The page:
heroin addiction treatment

Heroin Addiction Treatment

What is Heroin?

Heroin is an opioid derived from morphine, and it is usually found in the form of a white or brown powder. It can also come in the form of a black, tar-like sticky substance, which is commonly referred to as “black-tar heroin.” Heroin addiction treatment is needed when someone has become dependent on the substance for their daily lives.

Keep reading to learn more about breaking this dangerous dependence and find effective ways to get help!

How is Heroin Used

Heroin is currently classified as a Schedule I controlled substance by the Drug Enforcement Administration (DEA), meaning that it has an extremely high risk for abuse and, unlike other opioids which fall under the category of prescription drugs, no accepted medical uses.

Keep reading to find out more regarding effective forms of treatment for heroin addiction!

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How is Heroin Used?

Heroin can be used in several ways, the most common of which is taking it through smoking, snorting, or injecting it directly into the bloodstream. With more pure forms of heroin, most people will smoke it in order to achieve a faster and more intense high.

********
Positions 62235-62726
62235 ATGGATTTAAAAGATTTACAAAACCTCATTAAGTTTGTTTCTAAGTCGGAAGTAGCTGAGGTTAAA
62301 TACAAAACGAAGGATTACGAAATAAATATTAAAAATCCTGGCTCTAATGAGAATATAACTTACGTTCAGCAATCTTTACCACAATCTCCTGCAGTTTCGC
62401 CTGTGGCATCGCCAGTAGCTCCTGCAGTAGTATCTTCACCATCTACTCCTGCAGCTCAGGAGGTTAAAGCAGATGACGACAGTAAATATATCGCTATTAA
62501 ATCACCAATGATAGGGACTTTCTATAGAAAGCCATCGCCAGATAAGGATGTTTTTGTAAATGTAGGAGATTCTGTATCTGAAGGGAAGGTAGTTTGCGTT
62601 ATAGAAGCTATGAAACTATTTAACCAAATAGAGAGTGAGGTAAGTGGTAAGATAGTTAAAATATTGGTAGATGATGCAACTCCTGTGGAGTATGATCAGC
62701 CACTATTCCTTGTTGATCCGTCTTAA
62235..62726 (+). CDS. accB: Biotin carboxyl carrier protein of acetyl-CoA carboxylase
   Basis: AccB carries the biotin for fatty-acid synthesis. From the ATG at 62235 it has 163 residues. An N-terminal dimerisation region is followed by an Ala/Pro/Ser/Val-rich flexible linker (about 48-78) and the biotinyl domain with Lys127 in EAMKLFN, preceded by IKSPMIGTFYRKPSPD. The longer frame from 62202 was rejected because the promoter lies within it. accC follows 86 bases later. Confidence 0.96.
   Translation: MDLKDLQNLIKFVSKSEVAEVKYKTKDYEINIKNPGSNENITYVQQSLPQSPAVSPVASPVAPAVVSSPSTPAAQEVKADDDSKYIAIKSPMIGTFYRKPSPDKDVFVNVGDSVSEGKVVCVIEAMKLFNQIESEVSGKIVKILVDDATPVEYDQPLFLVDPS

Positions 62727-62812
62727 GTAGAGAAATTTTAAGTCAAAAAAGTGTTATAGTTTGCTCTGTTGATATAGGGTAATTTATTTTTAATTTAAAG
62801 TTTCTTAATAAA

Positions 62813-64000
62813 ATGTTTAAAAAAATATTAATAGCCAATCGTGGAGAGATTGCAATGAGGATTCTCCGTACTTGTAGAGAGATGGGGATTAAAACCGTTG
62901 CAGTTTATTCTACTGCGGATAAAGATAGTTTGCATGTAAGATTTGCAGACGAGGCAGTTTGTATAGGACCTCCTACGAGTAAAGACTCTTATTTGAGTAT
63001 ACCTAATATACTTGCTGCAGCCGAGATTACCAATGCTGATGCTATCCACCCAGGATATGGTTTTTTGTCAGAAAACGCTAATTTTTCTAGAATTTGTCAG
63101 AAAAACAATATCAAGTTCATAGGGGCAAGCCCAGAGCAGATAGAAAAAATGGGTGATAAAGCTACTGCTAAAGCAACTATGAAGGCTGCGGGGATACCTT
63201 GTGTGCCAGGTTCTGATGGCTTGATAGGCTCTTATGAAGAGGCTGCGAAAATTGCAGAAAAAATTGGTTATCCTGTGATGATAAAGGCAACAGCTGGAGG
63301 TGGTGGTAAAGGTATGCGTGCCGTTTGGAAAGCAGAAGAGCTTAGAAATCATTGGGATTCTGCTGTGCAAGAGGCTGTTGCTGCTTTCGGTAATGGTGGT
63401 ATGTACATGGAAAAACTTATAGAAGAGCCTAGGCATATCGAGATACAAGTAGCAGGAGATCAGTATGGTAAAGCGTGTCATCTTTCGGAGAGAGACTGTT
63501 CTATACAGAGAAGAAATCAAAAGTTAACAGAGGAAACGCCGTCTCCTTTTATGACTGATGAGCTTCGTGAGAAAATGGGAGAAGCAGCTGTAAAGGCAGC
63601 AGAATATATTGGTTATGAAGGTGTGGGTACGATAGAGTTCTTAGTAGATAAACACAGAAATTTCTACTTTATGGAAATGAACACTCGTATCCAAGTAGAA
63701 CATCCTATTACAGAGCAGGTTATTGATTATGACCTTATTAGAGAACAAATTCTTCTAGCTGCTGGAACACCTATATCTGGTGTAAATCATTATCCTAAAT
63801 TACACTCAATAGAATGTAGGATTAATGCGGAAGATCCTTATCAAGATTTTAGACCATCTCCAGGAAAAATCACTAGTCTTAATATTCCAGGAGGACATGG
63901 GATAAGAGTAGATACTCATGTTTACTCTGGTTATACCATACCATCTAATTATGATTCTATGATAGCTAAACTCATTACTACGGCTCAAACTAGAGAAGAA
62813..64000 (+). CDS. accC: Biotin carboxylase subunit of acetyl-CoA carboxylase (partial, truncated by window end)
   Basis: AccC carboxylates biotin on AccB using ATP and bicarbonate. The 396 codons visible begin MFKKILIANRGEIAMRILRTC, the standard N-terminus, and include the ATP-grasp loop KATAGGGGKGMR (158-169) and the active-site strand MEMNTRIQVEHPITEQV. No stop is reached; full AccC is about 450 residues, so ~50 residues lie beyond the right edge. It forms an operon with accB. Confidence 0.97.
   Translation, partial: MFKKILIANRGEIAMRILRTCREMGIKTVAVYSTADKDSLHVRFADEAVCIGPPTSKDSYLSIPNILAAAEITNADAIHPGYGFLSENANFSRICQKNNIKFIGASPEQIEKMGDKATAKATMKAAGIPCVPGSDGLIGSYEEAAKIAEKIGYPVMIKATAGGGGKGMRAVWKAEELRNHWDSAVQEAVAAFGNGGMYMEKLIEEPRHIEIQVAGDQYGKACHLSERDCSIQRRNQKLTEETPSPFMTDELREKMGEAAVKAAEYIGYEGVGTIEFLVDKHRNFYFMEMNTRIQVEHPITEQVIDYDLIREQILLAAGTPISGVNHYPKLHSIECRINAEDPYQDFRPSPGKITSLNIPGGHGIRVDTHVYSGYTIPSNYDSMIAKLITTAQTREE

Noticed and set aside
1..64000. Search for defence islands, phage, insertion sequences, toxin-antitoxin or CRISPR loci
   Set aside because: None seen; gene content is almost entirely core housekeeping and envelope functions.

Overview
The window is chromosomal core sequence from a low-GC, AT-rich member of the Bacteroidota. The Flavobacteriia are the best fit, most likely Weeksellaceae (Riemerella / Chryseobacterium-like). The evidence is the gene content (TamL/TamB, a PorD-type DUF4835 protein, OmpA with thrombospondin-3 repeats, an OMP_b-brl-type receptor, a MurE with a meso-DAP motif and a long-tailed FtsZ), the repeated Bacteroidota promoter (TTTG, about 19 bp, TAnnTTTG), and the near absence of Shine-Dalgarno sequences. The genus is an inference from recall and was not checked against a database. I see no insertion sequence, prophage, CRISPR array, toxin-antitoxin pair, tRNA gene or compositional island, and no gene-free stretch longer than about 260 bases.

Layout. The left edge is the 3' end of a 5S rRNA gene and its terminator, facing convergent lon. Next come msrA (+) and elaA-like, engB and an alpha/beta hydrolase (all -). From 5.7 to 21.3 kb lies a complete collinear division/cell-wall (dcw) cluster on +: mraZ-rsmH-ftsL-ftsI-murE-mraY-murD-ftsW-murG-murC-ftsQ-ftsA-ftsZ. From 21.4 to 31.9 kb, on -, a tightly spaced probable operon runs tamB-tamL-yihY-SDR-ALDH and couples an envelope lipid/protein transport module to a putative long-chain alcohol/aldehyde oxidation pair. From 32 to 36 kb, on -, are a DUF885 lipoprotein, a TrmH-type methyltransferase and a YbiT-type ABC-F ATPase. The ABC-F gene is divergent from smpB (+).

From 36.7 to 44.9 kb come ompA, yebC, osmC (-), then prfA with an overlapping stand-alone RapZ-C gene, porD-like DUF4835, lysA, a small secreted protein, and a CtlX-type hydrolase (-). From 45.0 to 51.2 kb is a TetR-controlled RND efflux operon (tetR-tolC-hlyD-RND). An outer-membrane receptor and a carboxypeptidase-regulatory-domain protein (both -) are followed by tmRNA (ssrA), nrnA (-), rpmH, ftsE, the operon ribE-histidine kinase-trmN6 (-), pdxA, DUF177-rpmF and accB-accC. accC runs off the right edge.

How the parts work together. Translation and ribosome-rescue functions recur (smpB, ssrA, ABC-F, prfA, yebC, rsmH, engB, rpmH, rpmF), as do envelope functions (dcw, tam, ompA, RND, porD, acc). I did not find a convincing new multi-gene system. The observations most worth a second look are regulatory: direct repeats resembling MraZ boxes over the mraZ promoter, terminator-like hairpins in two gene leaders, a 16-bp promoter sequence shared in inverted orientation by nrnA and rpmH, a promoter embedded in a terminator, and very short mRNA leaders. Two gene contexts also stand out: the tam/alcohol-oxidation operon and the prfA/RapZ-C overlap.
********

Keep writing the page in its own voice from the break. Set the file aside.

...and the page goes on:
It is also common for heroin users to combine heroin with other illegal drugs and substances. The most popular of these combinations is mixing heroin with cocaine, a process that is commonly referred to as “speed-balling.”

What Are the Effects of Heroin Use?

Heroin quickly enters the user’s system, traveling directly to the brain and binding to opioid receptors and other cells within this organ. In particular, heroin interacts with those that control feelings of pain and pleasure, as well as the user’s heart rate, sleep patterns, and breathing.

This interaction can produce extreme feelings of euphoria and pleasure, which can cause individuals to want to use the drug repeatedly. However, over time, this will result in a tolerance to heroin.

This means that, in order to achieve the desired effect, the user will have to heroin in continuously higher doses and/or more frequently. This, unfortunately, will cause them to develop dependence and addiction.

Understanding Heroin Addiction

When it comes to substance abuse, most people do not develop a drug addiction with the intention of purposely doing so. After all, these behaviors can be extremely harmful not just to themselves, but to the people around them, as well.

In most cases, people will begin abusing opioid drugs (or other drugs) as a way of relieving themselves when dealing with stressful or difficult situations, whether these be happening internally or externally within their surroundings.

With heroin, the euphoric rush and relaxing high this drug produces can offer an irresistible way to escape one’s potentially painful reality. Unfortunately, heroin’s addictive nature makes it all too easy to form a drug dependence on it.

How Long Does it Take to Become Addicted to Heroin?

Most people know that heroin is an addictive drug, and will begin using it despite being aware of its high risk for abuse. However, what most fail to realize is just how quickly this drug can cause them to form physical dependence on it.

Injecting the Heroin